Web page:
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Dysarthria in Adults

Speech-language pathologists (SLPs) play a central role in the screening, assessment, diagnosis, and treatment of persons with dysarthria. The professional roles and activities in speech-language pathology include clinical services (diagnosis, assessment, planning, and treatment); education, administration, and research; and prevention and advocacy. See ASHA's Scope of Practice in Speech-Language Pathology (ASHA, 2016b).

The following roles are appropriate for SLPs:

  • Screening individuals who present with possible dysarthria and determining the need for further assessment and/or referral for other services
  • Conducting a culturally and linguistically relevant comprehensive assessment of speech, language, and communication in the context of the individual's unique complaints and functional needs
  • Diagnosing the presence of dysarthria, and establishing its severity, characteristics, and functional impact
  • Referring to, and collaborating with, other professionals to determine etiology of dysarthria, if not already known, and to facilitate access to comprehensive services
  • Determining probable prognoses for improvement or progression of the dysarthria
  • Making decisions about the management of dysarthria in collaboration with the patient, family, and interprofessional treatment team. See ASHA's resources on person- and family-centered care and interprofessional education/interprofessional practice (IPE/IPP)
  • Developing culturally and linguistically appropriate treatment plans, providing intervention and support services, documenting progress, and determining appropriate service delivery approaches and dismissal criteria
  • Counseling persons with dysarthria and their families and caregivers regarding communication-related issues and providing education aimed at preventing further complications related to dysarthria
  • Consulting and collaborating with other professionals, families and caregivers, and others to facilitate program development and to provide supervision, evaluation, and/or expert testimony, as appropriate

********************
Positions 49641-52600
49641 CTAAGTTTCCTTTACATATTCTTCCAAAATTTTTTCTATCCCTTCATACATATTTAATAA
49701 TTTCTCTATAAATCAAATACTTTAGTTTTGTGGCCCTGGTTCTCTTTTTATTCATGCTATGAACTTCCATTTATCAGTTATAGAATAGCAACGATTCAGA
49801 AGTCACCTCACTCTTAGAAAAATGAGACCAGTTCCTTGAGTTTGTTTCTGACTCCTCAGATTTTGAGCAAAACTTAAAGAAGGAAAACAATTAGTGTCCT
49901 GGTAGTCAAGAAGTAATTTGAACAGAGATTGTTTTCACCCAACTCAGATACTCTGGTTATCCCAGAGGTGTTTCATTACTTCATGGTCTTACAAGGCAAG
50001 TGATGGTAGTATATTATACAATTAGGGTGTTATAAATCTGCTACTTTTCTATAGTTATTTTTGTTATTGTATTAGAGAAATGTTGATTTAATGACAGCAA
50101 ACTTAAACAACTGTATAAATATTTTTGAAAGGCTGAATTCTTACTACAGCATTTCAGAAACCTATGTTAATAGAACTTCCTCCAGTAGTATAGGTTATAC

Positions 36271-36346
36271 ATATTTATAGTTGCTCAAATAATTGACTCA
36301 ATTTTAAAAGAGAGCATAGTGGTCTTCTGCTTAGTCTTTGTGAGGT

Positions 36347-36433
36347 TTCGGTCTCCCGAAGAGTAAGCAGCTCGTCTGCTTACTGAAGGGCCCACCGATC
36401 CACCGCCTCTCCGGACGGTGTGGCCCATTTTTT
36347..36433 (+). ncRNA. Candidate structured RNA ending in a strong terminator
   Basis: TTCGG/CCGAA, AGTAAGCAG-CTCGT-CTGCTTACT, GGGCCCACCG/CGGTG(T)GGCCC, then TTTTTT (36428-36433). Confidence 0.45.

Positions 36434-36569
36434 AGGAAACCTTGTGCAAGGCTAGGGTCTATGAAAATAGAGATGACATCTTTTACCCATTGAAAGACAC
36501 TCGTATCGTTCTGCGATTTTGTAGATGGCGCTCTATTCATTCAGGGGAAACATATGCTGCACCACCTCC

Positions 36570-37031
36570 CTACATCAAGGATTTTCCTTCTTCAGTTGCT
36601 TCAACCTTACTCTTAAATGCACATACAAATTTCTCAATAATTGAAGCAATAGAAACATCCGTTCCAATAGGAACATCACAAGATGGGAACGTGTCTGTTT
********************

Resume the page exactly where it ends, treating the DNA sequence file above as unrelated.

• Providing prevention information to individuals and groups known to be at risk for etiologies associated with dysarthria, as well as to individuals working with those at risk
  • Advocating for individuals with dysarthria and their families at the local, state, and national levels
  • Educating other professionals on the needs of persons with dysarthria and the role that SLPs play in meeting those needs
  • Remaining informed of research in the area of dysarthria, helping advance the knowledge base related to the nature and treatment of this disorder, and using evidence-based practice to guide intervention

As stated in the Code of Ethics (ASHA, 2016a), SLPs who serve this population should be specifically educated and appropriately trained to do so. SLPs who diagnose and treat dysarthria must possess skills in the differential diagnosis and management of motor speech disorders. They must have specialized knowledge of

  • neuroanatomy and neural functions related to craniofacial, laryngeal, and respiratory musculature and how they interact during speech production;
  • how each subsystem (articulation, phonation, respiration, resonance, and prosody) can contribute to the perception of normal or abnormal speech;
  • the principles of speech motor control and motor learning; and
  • appropriate evidence-based assessment and intervention techniques.

Content Disclaimer: The Practice Portal, ASHA policy documents, and guidelines contain information for use in all settings; however, members must consider all applicable local, state and federal requirements when applying the information in their specific work setting.